Tag Archives: civil society

Bandwagoning to the Climate Cause

By Jen Iris Allan

To a growing class of activists, climate change is not an environmental issue. Instead, climate change is a gender, trade, justice, employment, development, health, and rights issue (to name a few). The recent increase in the number and influence of social movements and NGOs working on climate change is significant, fragmenting the civil society voice on climate issues. My work explores why activists working on social issues started participating in climate change governance around the same time, from 2007-2009, and why, despite multilateral failure, these activists stayed. As a result of this influx of newcomers, civil society can no longer show unity on climate issues and instead advances very different ideas of the climate problem and its solutions. Continue reading

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Filed under Essay Dialogues, Global Climate Movement

Rethinking Strategic Action in Food Security Projects

Those of us who study—or attempt to organize—collective action in the 21st century know the process is fraught with obstacles. We tend to conceptualize these obstacles in terms of the high risks inherent with protest, such as arrest or violent state repression. Social protest continues to be a forceful, exciting means of creating social change.  But it’s a relatively rare one. In the United States, humbler forms of collective association—the nonprofit, the social movement group, the civic project—work quietly “behind the scenes” to run the engine of social progress, however progress is defined. And “obstacles” in these settings have different faces. Bureaucracy. Burnout. Limited resources.  Like the risks of protest, these obstacles constitute threats to success. And nobody likes threats, because nobody likes to fail, be they an activist occupying Wall Street or the executive director of a struggling nonprofit organization.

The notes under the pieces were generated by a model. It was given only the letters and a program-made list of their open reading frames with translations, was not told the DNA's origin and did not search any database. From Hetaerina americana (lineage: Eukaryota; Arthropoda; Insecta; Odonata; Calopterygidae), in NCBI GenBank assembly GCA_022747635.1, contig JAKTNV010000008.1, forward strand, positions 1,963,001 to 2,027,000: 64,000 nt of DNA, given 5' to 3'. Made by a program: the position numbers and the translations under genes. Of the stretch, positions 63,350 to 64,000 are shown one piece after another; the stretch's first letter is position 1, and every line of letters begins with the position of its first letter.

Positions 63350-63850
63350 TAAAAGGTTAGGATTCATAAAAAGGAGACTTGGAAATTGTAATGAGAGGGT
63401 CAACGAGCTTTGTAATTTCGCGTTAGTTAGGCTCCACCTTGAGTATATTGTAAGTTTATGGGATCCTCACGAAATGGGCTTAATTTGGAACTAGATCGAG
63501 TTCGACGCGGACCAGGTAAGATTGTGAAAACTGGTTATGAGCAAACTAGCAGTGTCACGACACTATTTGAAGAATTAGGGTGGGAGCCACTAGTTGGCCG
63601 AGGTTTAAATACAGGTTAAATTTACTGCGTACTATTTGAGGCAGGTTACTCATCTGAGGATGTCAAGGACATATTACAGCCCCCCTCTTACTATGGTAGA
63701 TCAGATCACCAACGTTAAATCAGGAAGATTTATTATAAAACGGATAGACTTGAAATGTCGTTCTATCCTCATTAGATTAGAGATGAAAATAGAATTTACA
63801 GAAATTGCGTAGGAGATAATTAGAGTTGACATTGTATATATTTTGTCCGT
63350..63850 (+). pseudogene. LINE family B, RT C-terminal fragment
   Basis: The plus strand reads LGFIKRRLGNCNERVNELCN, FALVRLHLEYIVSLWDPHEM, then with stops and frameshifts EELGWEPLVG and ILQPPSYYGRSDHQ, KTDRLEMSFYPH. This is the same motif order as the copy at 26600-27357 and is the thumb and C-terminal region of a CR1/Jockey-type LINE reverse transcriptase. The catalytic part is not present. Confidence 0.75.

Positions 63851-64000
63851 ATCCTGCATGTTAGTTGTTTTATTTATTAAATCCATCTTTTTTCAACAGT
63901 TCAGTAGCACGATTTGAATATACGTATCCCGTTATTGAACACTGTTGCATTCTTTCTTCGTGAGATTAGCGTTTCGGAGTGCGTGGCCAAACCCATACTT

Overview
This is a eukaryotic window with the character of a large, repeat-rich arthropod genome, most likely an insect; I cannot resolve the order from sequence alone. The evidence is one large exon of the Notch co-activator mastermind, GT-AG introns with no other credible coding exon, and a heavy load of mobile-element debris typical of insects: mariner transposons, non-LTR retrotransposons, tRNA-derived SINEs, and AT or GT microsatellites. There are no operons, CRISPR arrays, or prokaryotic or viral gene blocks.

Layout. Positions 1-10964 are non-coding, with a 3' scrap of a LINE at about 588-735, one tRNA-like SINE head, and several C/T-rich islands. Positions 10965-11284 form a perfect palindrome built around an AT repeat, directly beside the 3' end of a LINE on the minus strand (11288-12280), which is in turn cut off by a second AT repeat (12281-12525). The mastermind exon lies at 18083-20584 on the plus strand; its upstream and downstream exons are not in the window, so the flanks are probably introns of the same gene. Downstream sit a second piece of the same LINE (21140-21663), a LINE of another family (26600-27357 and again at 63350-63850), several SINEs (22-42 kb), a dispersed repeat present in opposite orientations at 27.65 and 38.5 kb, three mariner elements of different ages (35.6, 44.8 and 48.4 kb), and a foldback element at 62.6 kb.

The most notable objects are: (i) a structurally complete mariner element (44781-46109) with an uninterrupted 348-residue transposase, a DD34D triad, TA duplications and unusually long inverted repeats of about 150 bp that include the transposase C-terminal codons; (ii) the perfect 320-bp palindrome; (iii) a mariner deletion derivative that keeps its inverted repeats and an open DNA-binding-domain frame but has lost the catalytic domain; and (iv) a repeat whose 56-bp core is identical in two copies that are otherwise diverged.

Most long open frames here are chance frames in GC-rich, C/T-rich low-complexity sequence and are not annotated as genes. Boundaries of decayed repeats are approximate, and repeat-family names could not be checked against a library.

I propose that by studying how people respond to obstacles in the course of organizing for social change, we can enrich our theories about strategic action.   Continue reading

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Filed under Emerging Stars in Social Movement Research, Essay Dialogues